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Since the observation of the blood oxygenation level dependent (BOLD) effect on measured MR signal in the brain, functional magnetic resonance imaging (fMRI) has rapidly become the tool of choice for exploring brain function in cognitive neuroscience. Although fMRI is an exciting and powerful means to examining the brain in vivo, the field has sometimes permitted itself to believe that patterns of BOLD activity reveal more than it is possible to measure given the method’s spatial and temporal sampling, while concurrently not fully exploring the amount of information it provides. In this article, we examine some of the constraints on the kinds of inferences that can be supported by fMRI. We critique the concept of reverse inference that is often employed to say some cognitive function must be present given activity in a specific region. We review the consideration of functional and effective connectivity that remain infrequently applied in cognitive neuroimaging, highlighting recent thinking on the ways in which functional imaging can be used to characterize inter-regional communication. Recent advances in neuroimaging that make it possible to assess anatomical connectivity using diffusion tensor imaging (DTI) and we discuss how these may inform interpretation of fMRI results. Descriptions of fMRI studies in the media, in some instances, serve to misrepresent fMRI’s capabilities. We comment on how researchers need to faithfully represent fMRI’s promise and limitations in dealing with the media. Finally, as we stand at the crossroads of fMRI research, where one pathway leads toward a rigorous understanding of cognitive operations using fMRI and another leads us to a predictable collection of observations absent of clear insight, we offer our impressions of a fruitful path for future functional imaging research.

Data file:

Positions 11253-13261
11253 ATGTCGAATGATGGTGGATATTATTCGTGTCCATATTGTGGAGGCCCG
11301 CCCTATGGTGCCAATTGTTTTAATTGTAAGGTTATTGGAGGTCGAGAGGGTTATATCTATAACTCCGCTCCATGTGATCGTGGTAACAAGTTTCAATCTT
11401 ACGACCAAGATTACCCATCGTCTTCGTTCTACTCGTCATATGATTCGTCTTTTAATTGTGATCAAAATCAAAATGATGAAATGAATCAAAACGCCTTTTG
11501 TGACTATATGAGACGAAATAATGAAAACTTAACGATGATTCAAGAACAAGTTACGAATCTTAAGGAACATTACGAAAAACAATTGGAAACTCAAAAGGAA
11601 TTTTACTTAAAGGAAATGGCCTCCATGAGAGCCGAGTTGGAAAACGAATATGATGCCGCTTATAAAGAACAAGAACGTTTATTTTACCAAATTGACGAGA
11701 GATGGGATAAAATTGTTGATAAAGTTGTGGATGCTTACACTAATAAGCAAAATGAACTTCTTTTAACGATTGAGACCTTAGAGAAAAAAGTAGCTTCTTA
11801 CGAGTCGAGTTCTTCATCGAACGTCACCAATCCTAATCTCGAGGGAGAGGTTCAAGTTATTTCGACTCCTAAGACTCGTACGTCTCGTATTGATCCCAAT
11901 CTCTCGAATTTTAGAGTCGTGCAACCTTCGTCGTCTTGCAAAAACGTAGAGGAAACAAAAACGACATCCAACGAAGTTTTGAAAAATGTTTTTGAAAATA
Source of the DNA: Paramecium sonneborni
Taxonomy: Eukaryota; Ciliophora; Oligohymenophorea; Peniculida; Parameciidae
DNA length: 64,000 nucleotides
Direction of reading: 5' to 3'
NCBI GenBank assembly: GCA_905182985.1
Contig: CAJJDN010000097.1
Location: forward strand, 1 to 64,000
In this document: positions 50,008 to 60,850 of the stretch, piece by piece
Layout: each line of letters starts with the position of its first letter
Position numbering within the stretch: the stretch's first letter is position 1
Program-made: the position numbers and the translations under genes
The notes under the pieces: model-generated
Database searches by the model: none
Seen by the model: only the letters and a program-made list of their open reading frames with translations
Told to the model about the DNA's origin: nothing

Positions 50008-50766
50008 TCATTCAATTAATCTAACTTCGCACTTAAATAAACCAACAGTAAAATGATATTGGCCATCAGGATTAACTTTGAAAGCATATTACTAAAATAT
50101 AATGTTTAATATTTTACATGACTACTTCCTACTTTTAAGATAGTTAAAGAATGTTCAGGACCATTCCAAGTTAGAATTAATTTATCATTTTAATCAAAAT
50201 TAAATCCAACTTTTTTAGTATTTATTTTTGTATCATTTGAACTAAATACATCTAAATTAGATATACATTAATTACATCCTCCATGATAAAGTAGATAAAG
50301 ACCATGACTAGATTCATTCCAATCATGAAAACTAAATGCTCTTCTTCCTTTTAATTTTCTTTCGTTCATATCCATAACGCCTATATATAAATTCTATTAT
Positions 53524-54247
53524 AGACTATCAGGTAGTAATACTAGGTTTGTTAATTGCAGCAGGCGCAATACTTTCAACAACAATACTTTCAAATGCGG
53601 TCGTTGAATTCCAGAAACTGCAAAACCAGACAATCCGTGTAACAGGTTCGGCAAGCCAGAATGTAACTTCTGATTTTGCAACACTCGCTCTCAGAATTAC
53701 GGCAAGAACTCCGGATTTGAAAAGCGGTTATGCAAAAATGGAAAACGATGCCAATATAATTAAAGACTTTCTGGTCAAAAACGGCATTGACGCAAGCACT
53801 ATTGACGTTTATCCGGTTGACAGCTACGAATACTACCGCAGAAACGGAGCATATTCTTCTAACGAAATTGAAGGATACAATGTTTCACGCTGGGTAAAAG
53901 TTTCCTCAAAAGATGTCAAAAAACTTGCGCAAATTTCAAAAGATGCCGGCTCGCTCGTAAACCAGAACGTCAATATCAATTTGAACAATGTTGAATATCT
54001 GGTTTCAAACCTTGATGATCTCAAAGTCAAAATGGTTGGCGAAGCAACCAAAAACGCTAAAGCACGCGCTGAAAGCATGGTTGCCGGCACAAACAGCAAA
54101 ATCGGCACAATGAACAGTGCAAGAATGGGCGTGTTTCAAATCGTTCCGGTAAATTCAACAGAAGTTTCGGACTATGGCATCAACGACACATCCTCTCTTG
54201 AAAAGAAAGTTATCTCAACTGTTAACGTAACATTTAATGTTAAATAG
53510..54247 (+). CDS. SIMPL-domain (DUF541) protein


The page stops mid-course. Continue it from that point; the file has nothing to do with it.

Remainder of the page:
Since the discovery of the blood oxygenation level dependent (BOLD) effect on observable MR signal in the brain (Ogawa, Tank et al. 1992; Ogawa, Lee et al. 1993; Ogawa, Menon et al. 1993) and its application to cognitive stimulation in humans (Bandettini, Wong et al. 1992; Kwong, Belliveau et al. 1992; Bandettini, Jesmanowicz et al. 1993), functional magnetic resonance imaging (fMRI) has overtaken other modalities (e.g. EEG, PET, MEG) as the predominant means for measuring cognitively-induced changes in brain activity. This is evident in the over 2000 research articles published in the year 2007 alone concerning fMRI and its applications to understanding mental operations and their disorders in diseased populations. Early findings using fMRI and related technologies (e.g. Positron Emission Tomography (PET)) provided considerable excitement during the Decade of the Brain and proved to be one of the major success stories from this NIH-sponsored program (Rosenberg and Rowland 1990; Roberts 1991; Huerta, Koslow et al. 1993; Shepherd, Mirsky et al. 1998).
In recent years, as researchers have turned to functional imaging with the goal of obtaining increasingly detailed information about the location of cognitively-induced brain activity, technical (Brett, Johnsrude et al. 2002), statistical (Smith, Jenkinson et al. 2004), experimental (Poldrack, Fletcher et al. 2007), as well as conceptual issues (e.g. Henson 2005; Rogers, Hocking et al. 2006) have been raised concerning how to best interpret patterns of brain activity. In the neuroimaging literature, static “blobs” of activation are often interpreted as reflecting specialized, independent modules that are necessary for the associated cognitive function. In characterizing such modules, researchers often justify these structure-function associations by cataloging previous studies finding similar activation and inferring that the same cognitive function is engaged in their study. As we will discuss below, this reasoning may be problematic for a number of reasons.